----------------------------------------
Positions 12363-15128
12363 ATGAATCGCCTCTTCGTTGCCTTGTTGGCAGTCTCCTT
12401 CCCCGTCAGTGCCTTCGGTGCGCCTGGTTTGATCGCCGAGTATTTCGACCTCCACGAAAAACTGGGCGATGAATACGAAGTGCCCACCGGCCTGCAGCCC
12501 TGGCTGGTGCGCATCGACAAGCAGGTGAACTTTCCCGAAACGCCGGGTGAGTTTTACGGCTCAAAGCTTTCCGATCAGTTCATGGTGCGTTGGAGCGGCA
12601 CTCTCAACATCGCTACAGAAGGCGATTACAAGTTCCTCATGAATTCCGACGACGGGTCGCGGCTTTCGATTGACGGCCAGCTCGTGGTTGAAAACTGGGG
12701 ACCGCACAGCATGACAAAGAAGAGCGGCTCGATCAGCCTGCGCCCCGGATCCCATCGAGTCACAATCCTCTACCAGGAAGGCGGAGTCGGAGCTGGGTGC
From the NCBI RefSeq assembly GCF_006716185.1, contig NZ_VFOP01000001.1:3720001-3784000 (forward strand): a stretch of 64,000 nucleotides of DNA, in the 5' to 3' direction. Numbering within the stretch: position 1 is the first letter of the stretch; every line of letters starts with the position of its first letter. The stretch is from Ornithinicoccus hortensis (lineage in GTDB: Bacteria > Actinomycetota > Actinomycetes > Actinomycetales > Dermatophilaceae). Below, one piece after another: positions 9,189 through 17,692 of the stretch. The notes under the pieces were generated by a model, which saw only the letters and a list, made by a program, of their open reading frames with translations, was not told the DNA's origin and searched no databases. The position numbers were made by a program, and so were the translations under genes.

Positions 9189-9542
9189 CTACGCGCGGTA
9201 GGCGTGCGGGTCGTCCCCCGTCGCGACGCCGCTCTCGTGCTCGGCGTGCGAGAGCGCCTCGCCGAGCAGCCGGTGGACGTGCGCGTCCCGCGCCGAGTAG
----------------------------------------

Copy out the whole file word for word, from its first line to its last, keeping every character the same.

Positions 12363-15128
12363 ATGAATCGCCTCTTCGTTGCCTTGTTGGCAGTCTCCTT
12401 CCCCGTCAGTGCCTTCGGTGCGCCTGGTTTGATCGCCGAGTATTTCGACCTCCACGAAAAACTGGGCGATGAATACGAAGTGCCCACCGGCCTGCAGCCC
12501 TGGCTGGTGCGCATCGACAAGCAGGTGAACTTTCCCGAAACGCCGGGTGAGTTTTACGGCTCAAAGCTTTCCGATCAGTTCATGGTGCGTTGGAGCGGCA
12601 CTCTCAACATCGCTACAGAAGGCGATTACAAGTTCCTCATGAATTCCGACGACGGGTCGCGGCTTTCGATTGACGGCCAGCTCGTGGTTGAAAACTGGGG
12701 ACCGCACAGCATGACAAAGAAGAGCGGCTCGATCAGCCTGCGCCCCGGATCCCATCGAGTCACAATCCTCTACCAGGAAGGCGGAGTCGGAGCTGGGTGC
From the NCBI RefSeq assembly GCF_006716185.1, contig NZ_VFOP01000001.1:3720001-3784000 (forward strand): a stretch of 64,000 nucleotides of DNA, in the 5' to 3' direction. Numbering within the stretch: position 1 is the first letter of the stretch; every line of letters starts with the position of its first letter. The stretch is from Ornithinicoccus hortensis (lineage in GTDB: Bacteria > Actinomycetota > Actinomycetes > Actinomycetales > Dermatophilaceae). Below, one piece after another: positions 9,189 through 17,692 of the stretch. The notes under the pieces were generated by a model, which saw only the letters and a list, made by a program, of their open reading frames with translations, was not told the DNA's origin and searched no databases. The position numbers were made by a program, and so were the translations under genes.

Positions 9189-9542
9189 CTACGCGCGGTA
9201 GGCGTGCGGGTCGTCCCCCGTCGCGACGCCGCTCTCGTGCTCGGCGTGCGAGAGCGCCTCGCCGAGCAGCCGGTGGACGTGCGCGTCCCGCGCCGAGTAG